ATHENS — It was near the end of a media session Tuesday that contained more questions about Georgia’s last game than the next game. Mark Fox, his team coming off that bitterly disappointing, and controversial, loss at Texas A&M, was asked about the inability to finish with late leads, including the previous week at Florida.
“If you want to talk about the end of the Florida game or the end of the Texas A&M game, like I said last week, call the SEC office,” Fox said, leaving it at that.
It was a not-so-subtle message about what Fox saw as questionable calls at the end of the Florida game, and the bizarre finish at Texas A&M. But Fox also cast blame on himself. He said he looks back at decisions he makes in every game, wins and losses, and it was no different for last Saturday.
“I could have done a couple things differently. I’m not sitting here blaming the players,” Fox said. “We all could have done some things differently. But you do that after every game. But you can’t live through the rear view mirror.”
Indeed, Georgia (12-7 overall, 4-3 in the SEC) has to recover in time to get a home win Wednesday night against Alabama (11-7, 4-2). But in Fox and his players first media session since that Texas A&M debacle, what happened at the end still dominated discussion.
For all the controversy over the clock, the reason Georgia was behind in the first place was it committed four turnovers in the final two minutes, allowing Texas A&M to rally from nine points down. The Bulldogs were flummoxed by the full-court press, unable to inbounds the ball properly several times.
Asked to diagnosis the miscues, Fox answered: “We didn’t have a pass-and-catch. We had a little bit of a slow pass on one. J.J. (Frazier) just didn’t catch the ball, that’s just a physical mistake. We had two offensive fouls in the frontcourt in the last three-and-a-half minutes. So certainly we’ve been able to look at that.”
Frazier, for his part, pointed out that three Bulldogs fouled out at that point: Power forwards Derek Ogbeide and Mike Edwards, and small forward Juwan Parker.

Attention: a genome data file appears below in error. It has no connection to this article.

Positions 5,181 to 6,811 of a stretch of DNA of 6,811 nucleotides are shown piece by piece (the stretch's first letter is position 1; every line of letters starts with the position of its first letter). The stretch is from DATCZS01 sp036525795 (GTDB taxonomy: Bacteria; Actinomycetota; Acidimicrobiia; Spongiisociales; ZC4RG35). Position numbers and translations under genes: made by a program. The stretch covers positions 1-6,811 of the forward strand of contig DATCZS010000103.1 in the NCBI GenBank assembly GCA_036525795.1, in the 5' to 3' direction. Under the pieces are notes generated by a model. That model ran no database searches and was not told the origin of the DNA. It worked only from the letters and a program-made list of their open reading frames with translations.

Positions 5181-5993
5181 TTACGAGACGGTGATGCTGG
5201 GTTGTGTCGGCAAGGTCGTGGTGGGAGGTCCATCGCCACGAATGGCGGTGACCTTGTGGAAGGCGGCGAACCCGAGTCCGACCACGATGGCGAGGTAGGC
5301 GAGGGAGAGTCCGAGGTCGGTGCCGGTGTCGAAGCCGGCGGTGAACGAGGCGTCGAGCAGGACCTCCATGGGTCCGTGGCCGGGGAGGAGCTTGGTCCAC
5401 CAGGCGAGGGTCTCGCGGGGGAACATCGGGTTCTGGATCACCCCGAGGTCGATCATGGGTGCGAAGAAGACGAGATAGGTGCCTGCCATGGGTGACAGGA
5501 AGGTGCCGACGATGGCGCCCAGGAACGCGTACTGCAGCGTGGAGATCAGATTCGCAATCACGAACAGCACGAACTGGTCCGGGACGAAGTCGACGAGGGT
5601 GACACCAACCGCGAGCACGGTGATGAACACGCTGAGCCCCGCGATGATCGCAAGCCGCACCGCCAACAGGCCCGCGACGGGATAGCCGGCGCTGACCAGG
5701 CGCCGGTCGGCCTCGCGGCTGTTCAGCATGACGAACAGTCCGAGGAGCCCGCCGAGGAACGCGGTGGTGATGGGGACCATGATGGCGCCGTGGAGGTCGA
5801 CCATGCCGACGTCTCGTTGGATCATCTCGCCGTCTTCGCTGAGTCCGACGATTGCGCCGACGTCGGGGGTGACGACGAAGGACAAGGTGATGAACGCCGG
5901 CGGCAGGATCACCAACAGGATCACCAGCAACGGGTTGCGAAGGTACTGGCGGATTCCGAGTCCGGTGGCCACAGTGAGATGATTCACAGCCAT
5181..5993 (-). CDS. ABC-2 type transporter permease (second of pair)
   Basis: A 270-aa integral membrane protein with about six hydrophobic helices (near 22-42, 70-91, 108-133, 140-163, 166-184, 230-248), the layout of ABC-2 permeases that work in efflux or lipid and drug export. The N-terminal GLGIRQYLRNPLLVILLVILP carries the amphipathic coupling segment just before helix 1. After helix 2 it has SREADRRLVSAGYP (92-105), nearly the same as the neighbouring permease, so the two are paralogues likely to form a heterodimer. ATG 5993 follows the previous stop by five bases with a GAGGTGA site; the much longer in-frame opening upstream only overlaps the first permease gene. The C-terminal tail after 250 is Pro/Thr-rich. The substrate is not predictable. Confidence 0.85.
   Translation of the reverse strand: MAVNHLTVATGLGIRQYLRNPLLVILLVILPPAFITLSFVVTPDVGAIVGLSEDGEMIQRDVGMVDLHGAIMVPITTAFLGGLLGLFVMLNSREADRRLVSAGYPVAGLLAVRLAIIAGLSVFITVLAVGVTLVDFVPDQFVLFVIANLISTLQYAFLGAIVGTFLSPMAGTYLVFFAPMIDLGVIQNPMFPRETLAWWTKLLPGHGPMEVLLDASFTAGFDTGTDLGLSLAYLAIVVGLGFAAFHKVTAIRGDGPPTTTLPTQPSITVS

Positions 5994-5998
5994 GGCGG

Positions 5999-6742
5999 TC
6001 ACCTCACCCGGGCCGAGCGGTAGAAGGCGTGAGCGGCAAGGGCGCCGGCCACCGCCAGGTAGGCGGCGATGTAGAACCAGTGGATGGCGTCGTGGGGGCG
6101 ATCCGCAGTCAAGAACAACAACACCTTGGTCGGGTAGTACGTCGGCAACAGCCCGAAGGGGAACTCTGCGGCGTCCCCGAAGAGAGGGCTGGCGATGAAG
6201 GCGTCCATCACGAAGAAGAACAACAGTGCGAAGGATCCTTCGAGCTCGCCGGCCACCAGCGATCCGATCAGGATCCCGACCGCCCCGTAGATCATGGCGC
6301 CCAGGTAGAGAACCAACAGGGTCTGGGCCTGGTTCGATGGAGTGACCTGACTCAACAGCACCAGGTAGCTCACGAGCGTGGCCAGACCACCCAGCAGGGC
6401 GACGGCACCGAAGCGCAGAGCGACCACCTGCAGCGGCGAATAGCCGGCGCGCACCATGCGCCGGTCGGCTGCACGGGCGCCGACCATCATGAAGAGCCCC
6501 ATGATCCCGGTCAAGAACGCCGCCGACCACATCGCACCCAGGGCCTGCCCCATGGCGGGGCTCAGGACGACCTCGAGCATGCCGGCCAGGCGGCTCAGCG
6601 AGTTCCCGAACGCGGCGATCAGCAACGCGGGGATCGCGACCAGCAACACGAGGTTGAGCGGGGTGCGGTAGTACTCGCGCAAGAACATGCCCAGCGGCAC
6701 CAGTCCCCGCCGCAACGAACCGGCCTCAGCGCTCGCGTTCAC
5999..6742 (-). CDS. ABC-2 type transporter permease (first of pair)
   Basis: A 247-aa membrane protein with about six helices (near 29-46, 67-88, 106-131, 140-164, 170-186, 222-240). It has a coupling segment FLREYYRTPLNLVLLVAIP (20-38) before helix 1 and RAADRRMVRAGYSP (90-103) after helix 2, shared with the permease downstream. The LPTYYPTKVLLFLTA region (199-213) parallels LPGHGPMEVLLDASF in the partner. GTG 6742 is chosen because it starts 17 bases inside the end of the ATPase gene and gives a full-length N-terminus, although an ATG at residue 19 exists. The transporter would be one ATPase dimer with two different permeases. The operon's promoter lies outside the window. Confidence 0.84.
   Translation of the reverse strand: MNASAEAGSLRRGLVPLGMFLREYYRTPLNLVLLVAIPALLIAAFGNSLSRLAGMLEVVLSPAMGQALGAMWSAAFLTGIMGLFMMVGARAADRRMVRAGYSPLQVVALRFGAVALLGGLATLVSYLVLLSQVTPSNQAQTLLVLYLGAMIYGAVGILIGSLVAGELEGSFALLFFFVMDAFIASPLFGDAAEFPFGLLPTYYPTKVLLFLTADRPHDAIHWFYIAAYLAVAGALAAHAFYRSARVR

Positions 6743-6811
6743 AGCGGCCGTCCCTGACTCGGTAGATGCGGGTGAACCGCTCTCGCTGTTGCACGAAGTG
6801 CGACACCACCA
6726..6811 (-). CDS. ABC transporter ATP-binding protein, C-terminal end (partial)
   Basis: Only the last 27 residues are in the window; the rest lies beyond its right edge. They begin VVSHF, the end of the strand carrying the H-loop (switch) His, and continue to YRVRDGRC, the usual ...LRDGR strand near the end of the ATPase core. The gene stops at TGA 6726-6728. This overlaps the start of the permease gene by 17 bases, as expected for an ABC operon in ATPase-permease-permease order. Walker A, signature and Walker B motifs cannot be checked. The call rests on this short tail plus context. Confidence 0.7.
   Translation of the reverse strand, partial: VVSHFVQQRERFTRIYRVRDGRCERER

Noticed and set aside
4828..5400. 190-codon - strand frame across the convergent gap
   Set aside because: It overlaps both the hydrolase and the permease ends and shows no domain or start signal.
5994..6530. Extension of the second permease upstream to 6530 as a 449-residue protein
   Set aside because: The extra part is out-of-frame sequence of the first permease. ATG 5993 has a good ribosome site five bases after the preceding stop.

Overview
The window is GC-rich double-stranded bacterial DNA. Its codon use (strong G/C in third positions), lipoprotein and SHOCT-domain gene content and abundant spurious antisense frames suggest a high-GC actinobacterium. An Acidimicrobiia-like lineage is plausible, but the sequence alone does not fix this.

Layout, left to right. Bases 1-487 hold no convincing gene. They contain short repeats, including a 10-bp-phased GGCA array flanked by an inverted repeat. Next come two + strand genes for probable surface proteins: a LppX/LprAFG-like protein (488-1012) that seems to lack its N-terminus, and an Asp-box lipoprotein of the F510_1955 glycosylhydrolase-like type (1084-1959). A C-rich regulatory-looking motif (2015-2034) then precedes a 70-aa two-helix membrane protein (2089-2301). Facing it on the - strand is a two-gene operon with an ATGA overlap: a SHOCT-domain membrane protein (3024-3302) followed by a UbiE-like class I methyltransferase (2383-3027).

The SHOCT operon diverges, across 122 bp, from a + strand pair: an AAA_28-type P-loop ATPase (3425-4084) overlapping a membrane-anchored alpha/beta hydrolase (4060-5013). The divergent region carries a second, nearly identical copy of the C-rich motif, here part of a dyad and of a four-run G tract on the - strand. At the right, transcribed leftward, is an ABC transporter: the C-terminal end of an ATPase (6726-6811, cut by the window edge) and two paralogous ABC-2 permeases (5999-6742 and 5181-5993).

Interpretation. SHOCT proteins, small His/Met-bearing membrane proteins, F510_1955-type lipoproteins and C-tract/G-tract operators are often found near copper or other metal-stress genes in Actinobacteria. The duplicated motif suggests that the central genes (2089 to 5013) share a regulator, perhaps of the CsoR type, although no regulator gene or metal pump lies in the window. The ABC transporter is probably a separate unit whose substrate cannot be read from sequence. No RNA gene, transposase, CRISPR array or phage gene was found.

“We had players in the game who were playing positions we haven’t practiced, or they haven’t practiced,” Frazier said. “At the end of the day it’s a learning experience for us. I think we have to get better there. But that’s the first time being in that situation and we didn’t handle it well. But I think the next time we’re in that situation we’ll be better.”
Back to the clock malfunction: Frazier was the one handling the ball when the clock stopped, and he said he looked up at the clock to see how much time he had. So he thought he had 5.6 seconds left, dribbled a bit more and then passed to Yante Maten, who was fouled. But the officials, using a stop-watch, determined that Maten had been fouled after time ran out.
“Obviously if I knew I had two seconds less I would have made a different play,” Frazier said. “But it is what it is, it happens. We can’t dwell on it, we’ve got to move on. And that’s what we’ve done.”
Fox, upon being asked, said he intended to present the issue at the NCAA basketball rules committee, of which he’s a member, to see about changing the rule.
“No question, I’ll work when the time is right to try to find a solution that can be fair to teams that are in that situation,” Fox said.
But that’s for after the season. In the meantime, Georgia finds itself once again having to get off the mat emotionally. They’ve done that every other time this year, never losing two games in a row.
But this loss, it appears, was the most gut-wrenching.
“I think our players obviously have had some adversity. And their resolve has been tested a bit,” Fox said. “But we’ve got good character on this team, and kids that understand how to win, and have won. And they’re being tested. They’ll bounce back, and we’re confident that they’ll keep fighting forward.”